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Molecular and functional characterization of CBAVD-causing mutations located in CFTR nucleotide-binding domains.

Cellular physiology and biochemistry : international journal of experimental cellular physiology, biochemistry, and pharmacology

Amino Acid Sequence, Blotting, Western, Cell Line, Cystic Fibrosis Transmembrane Conductance Regulator, chemistry, genetics, DNA Mutational Analysis, Genital Diseases, Male, congenital, Genotype, Humans, Ion Channel Gating, Male, Molecular Sequence Data, Mutant Proteins, biosynthesis, Mutation, Missense, Nucleotides, metabolism, Protein Processing, Post-Translational, Protein Structure, Secondary, Protein Structure, Tertiary, Protein Transport, Sequence Alignment, Vas Deferens, abnormalities

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      Abstract

      About 98% of male affected with cystic fibrosis (CF [MIM 219700]) are infertile due to bilateral absence of vas deferens (CBAVD [MIM 277180]), which makes up 1-2 % of all cases with male infertility. A previous screening of the entire coding region of the cystic fibrosis transmembrane conductance regulator gene (CFTR [MIM 602421]) in CBAVD patients identified three novel mutations: P439S is located in the first nucleotide binding domain (NBD1) of CFTR, whereas P1290S and E1401K are located in NBD2. We analysed the effects of these novel mutations on CFTR processing and chloride (Cl(-)) channel activity. Although maturation patterns were not affected, total amounts of mature P439S-CFTR and P1290S-CFTR were reduced. Confocal microscopy showed correct membrane localisation of E1401K-CFTR, whereas P439S-CFTR and P1290S-CFTR mutants were located mainly in the cytoplasm. Iodide influx assay and whole-cell patch clamp demonstrated significantly reduced cAMP-dependent anion conductances for all three mutants. Dysfunction of CFTR is caused by either defective CFTR trafficking (P439S and P1290S) or/and Cl- channel function (P1290S and E1401K). Thus reduced Cl- conductance caused by the three CFTR mutations affects normal development of vas deferens and leads to CBAVD, but the remaining function is sufficient to prevent other typical CF symptoms. Copyright 2008 S. Karger AG, Basel.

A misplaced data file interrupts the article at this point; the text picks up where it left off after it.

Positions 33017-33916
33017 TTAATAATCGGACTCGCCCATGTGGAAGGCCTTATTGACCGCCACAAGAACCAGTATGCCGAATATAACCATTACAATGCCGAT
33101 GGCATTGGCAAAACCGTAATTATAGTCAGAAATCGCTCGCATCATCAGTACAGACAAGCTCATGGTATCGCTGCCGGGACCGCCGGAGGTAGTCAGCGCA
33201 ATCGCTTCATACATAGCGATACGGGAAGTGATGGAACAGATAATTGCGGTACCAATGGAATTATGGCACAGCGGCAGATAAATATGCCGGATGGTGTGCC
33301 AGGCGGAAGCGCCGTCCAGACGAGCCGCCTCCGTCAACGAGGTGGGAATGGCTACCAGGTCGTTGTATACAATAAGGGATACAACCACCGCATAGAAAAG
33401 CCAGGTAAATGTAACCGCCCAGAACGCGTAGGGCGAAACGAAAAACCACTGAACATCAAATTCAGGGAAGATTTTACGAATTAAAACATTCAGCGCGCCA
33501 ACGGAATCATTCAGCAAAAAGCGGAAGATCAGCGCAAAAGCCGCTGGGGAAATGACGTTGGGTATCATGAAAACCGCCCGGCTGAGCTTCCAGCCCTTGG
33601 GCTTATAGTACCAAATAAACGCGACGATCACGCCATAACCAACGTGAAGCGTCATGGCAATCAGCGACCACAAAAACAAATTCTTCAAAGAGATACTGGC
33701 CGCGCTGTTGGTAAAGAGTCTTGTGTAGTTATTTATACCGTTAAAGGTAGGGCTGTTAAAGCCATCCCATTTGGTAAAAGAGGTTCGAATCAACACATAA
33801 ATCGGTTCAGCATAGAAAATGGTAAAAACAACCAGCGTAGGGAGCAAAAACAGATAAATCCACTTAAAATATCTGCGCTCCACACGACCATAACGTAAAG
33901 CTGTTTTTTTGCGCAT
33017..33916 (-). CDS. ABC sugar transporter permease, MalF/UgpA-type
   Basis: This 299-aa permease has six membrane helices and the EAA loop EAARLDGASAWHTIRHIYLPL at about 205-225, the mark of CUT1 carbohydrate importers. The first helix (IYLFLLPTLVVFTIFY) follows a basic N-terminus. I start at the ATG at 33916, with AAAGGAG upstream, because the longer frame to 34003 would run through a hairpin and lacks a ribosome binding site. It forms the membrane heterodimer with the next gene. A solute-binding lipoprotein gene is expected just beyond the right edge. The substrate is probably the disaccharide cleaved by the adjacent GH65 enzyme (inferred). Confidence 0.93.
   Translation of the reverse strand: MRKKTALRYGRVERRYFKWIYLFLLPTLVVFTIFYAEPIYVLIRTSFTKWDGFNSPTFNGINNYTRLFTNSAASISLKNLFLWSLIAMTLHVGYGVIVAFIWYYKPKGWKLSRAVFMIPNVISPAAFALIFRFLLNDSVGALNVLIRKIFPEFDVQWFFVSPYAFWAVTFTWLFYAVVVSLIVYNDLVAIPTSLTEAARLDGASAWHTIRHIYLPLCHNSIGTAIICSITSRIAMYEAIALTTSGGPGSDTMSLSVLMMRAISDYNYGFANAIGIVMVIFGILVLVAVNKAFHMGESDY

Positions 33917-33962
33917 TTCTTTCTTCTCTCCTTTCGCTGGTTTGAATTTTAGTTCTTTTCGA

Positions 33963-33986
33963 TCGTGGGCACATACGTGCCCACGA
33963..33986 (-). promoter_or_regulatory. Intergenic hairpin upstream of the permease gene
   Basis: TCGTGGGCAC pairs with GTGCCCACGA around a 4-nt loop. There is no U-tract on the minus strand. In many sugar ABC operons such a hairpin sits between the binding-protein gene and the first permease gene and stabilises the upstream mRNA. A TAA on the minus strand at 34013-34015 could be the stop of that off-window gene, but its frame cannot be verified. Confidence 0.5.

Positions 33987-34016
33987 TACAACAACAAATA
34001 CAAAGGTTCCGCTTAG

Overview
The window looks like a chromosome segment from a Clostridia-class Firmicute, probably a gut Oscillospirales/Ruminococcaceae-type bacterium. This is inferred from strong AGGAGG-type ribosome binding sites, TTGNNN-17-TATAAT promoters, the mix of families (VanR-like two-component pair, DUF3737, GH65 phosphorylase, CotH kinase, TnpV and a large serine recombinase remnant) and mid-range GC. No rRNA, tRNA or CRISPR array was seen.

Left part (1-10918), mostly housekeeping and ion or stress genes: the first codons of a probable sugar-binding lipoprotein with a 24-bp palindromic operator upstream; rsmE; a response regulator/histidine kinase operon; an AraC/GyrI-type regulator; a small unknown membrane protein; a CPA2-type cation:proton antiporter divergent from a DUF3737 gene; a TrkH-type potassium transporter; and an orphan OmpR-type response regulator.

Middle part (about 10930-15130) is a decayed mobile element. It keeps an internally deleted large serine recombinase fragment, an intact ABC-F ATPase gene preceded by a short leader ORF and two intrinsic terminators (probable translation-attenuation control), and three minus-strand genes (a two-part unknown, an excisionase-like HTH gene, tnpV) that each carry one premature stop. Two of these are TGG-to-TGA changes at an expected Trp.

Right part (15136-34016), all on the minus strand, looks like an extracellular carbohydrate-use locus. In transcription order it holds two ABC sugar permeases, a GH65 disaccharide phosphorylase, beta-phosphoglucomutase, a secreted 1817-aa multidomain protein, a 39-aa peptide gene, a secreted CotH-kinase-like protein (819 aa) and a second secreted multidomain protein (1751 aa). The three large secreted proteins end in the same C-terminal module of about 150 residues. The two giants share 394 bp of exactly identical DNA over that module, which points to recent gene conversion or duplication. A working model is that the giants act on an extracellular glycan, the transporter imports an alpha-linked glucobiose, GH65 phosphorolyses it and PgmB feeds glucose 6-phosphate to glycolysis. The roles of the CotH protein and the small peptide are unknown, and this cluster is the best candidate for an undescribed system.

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      18769034
      10.1159/000149785

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